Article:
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Sri Lanka breathed a sigh a relief on Thursday with the European Commission announcing that it has recommended the lifting of the ban on fisheries export products from Sri Lanka to the European Union. According to a statement from the Commission, the proposal will be discussed by the European Union (EU) Fisheries Council at the next available opportunity and if the Council agrees with the proposal, the ban will be lifted with immediate effect.

“On a more positive note, after a lengthy dialogue process, Sri Lanka has now successfully reformed its fisheries governance system. By today it has amended its legal framework, strengthened sanctions and improved its fleet control,” the EU said adding that Sri Lanka joins the growing list of countries (Ghana, Papua New Guinea, Korea, the Philippines, Fiji, Belize, Panama, Togo and Vanuatu) that have reformed their systems, following a warning by the EU.

Sri Lanka was issued with a yellow card in 2012 and listed by the Council in February 2015. Following the ban, Sri Lanka’s seafood exports in 2015 plummeted drastically by US$ 89.6 million (35.5%) in 2015 to a mere US$163 million compared to US$ 252.7 million earned during the year 2014.

The EU said that this was the result of a long standing failure to address serious shortcomings in the implementation of control measures, a lack of deterrent sanctions, as well as the failure to comply with international and regional fisheries rules.

“Sri Lanka was previously the second biggest exporter of fresh and chilled swordfish and tuna to the EU with exports worth EUR 74 million in 2013,” The EU pointed out.

“Today’s decisions are yet another sign of the EU’s determination to fight illegal fishing globally. It also shows that we can bring important players on board: Sri Lanka has now a robust legal and policy framework to fight illegal fishing activities. As the fight against IUU, fishing is part of the EU’s commitment towards sustainability and good ocean governance, each third country that comes on board is an asset,” the European Commissioner for Environment, Maritime Affairs and Fisheries, Karmenu Vella, said.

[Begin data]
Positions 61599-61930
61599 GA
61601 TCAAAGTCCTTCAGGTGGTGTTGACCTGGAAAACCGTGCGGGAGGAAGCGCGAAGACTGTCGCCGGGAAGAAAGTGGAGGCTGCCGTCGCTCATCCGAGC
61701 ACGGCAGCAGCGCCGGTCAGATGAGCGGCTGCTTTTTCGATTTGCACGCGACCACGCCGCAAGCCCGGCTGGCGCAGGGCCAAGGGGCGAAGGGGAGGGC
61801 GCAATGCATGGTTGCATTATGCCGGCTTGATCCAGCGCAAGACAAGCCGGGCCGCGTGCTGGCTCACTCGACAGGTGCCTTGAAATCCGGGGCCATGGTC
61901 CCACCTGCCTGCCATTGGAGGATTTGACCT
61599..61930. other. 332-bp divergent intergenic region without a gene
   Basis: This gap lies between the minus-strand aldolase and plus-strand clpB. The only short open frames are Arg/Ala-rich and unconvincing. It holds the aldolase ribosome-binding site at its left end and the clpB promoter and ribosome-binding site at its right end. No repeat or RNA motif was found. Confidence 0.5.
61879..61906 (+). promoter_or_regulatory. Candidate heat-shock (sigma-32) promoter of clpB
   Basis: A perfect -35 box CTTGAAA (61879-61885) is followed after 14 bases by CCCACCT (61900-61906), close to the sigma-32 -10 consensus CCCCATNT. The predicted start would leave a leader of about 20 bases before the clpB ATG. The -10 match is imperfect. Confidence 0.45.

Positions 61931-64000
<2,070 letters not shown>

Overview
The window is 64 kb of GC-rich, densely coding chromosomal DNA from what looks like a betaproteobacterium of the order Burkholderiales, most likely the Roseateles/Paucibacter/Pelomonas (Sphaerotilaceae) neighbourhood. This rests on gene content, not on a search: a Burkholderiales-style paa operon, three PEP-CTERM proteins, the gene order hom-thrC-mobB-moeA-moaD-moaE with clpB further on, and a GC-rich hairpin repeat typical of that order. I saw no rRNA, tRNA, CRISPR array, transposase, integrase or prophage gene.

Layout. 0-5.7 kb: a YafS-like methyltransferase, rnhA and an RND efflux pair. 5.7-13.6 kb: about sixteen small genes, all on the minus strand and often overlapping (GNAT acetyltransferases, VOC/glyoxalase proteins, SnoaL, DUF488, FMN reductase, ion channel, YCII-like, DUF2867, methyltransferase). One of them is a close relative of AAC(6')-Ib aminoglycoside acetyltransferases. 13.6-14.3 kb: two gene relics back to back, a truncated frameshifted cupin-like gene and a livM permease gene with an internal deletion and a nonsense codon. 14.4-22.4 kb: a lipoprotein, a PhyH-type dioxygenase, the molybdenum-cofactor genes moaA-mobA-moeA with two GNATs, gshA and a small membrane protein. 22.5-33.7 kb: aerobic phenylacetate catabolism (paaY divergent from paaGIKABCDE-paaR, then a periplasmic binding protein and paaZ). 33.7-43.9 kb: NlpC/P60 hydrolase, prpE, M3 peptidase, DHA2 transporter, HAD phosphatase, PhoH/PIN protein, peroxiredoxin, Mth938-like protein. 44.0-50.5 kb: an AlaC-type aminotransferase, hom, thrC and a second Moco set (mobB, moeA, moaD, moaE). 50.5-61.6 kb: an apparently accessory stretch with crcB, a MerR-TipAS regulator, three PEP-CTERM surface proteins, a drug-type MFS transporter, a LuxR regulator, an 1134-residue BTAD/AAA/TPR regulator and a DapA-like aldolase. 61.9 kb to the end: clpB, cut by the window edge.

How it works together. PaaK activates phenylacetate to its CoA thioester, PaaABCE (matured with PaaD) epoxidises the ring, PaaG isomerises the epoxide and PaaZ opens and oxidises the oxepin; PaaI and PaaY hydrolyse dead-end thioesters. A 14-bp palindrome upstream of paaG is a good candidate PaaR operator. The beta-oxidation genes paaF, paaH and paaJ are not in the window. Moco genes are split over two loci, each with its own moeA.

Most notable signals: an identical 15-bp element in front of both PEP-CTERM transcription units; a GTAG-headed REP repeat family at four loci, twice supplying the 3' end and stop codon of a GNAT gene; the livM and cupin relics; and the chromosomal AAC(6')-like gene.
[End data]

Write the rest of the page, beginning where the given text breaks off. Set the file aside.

The estimated global value of Illegal, Unreported and Unregulated (IUU) fishing is approximately 10 billion euros per year. Between 11 and 26 million tonnes of fish are caught illegally a year, which corresponds to at least 15% of world catches.

IUU fishing is a major threat to global marine resources. It is estimated that between 11 and 26 million tonnes of fish are caught illegally each year with an annual global value of up to 10 billion euros.

Why is the Commission proposing to remove Sri Lanka from the list of non-cooperating countries?
Sri Lanka was listed as uncooperative by the Council in February 2015. The proposal to remove Sri Lanka from the list is the result of constructive cooperation between the country and the Commission, which has led to structural reforms in the national fisheries management system. The country has developed new legislation, increased sanctions, improved monitoring, control and inspection and strengthened traceability systems.

What about the countries that received  ‘red cards’ in the past?
Following Commission proposals, the Council adopted trade restrictions against Cambodia, Guinea and Belize in March 2014 (IP/14/304) and against Sri Lanka in October 2014 (IP/14/1132). Despite ongoing dialogues and efforts, the situation for Cambodia and Guinea remains unchanged and fisheries products caught by vessels from these countries are still banned from entering the EU. Belize was withdrawn from the blacklist in December 2014 and Sri Lanka is being withdrawn from the list today. Both countries have adopted lasting measures to address the deficiencies of their fisheries systems.